1 minute read


Defining Death, Bereavement, Grief, And Mourning, Why Must People Die?, Historical Perspectives

The idea of death—the irreversible end to life—has preoccupied, fascinated, and struck fear into human beings through the millennia. In the early twenty-first century, artists continue to sing about death, write about death, and depict it in paintings and photographs. Religious leaders are still talking about how to live a meaningful life in the face of death's inevitability. Governments go to war in the name of peace and the defense of the living, causing death on a massive scale. Ethicists and activists argue over the right to die, the right to live, the right to kill. Medical personnel strive to prevent it, are often present at the bedside of the dying, and pronounce when death has occurred. Biologists and physiologists puzzle over when it occurs and how it can be measured. Counselors, therapists, relatives, and dear friends help those The Sorrow of Andromache (1781) by Jacques-Louis David. Oil on canvas. The concepts of death, grief, and mourning have been represented by innumerable artists throughout the centuries. During the Enlightenment, themes in art were frequently linked to human mortality. ERICH LESSING/ART RESOURCE, NY who are dying make peace with their death, and help those left behind to live on. Young children wonder what has happened to their loved ones, and families struggle with their grief.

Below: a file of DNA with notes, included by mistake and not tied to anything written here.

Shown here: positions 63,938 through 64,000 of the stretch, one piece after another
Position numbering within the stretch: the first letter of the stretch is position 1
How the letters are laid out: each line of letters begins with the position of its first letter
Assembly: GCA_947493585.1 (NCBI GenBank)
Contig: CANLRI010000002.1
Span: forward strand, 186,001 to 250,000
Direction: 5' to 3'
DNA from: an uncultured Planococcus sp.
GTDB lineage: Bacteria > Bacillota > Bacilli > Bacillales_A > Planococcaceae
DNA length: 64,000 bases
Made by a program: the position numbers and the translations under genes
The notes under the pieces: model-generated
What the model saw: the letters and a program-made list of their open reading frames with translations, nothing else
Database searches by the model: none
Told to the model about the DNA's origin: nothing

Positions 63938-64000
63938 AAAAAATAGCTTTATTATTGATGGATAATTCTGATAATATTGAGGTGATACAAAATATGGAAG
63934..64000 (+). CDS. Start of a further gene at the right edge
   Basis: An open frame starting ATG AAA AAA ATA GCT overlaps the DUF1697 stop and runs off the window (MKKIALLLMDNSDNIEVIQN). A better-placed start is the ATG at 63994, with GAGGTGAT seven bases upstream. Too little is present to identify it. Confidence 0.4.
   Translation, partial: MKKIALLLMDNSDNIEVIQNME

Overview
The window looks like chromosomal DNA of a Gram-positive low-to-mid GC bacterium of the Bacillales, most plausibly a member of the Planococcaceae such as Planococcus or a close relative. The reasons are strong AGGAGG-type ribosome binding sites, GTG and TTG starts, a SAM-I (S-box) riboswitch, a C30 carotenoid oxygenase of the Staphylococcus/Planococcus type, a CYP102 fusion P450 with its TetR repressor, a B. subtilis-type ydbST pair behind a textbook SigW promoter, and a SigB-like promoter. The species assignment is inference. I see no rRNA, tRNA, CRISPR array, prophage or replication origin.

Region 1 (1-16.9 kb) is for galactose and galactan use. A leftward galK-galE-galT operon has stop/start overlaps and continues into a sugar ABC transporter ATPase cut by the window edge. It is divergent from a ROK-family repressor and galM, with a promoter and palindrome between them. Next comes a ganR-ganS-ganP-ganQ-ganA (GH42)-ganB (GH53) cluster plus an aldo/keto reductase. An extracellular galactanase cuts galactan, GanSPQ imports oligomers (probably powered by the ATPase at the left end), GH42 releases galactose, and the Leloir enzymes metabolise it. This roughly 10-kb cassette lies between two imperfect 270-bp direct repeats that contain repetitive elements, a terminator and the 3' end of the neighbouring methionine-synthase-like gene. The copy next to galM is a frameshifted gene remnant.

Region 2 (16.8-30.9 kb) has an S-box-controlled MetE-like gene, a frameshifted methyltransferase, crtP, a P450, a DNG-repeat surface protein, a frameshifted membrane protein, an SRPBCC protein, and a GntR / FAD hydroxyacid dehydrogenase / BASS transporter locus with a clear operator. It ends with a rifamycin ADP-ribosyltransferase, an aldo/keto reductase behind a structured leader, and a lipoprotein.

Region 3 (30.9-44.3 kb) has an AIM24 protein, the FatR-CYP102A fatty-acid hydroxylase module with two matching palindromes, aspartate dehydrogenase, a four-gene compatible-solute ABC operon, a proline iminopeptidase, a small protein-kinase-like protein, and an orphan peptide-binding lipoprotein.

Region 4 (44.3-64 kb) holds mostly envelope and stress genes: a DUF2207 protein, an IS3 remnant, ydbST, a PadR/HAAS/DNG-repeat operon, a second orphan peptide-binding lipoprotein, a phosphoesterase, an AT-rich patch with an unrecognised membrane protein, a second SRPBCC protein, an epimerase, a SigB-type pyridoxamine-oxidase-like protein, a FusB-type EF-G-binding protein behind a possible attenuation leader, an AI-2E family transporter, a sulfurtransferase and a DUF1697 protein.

Additional topics

Science EncyclopediaScience & Philosophy: Cyanohydrins to Departments of philosophy: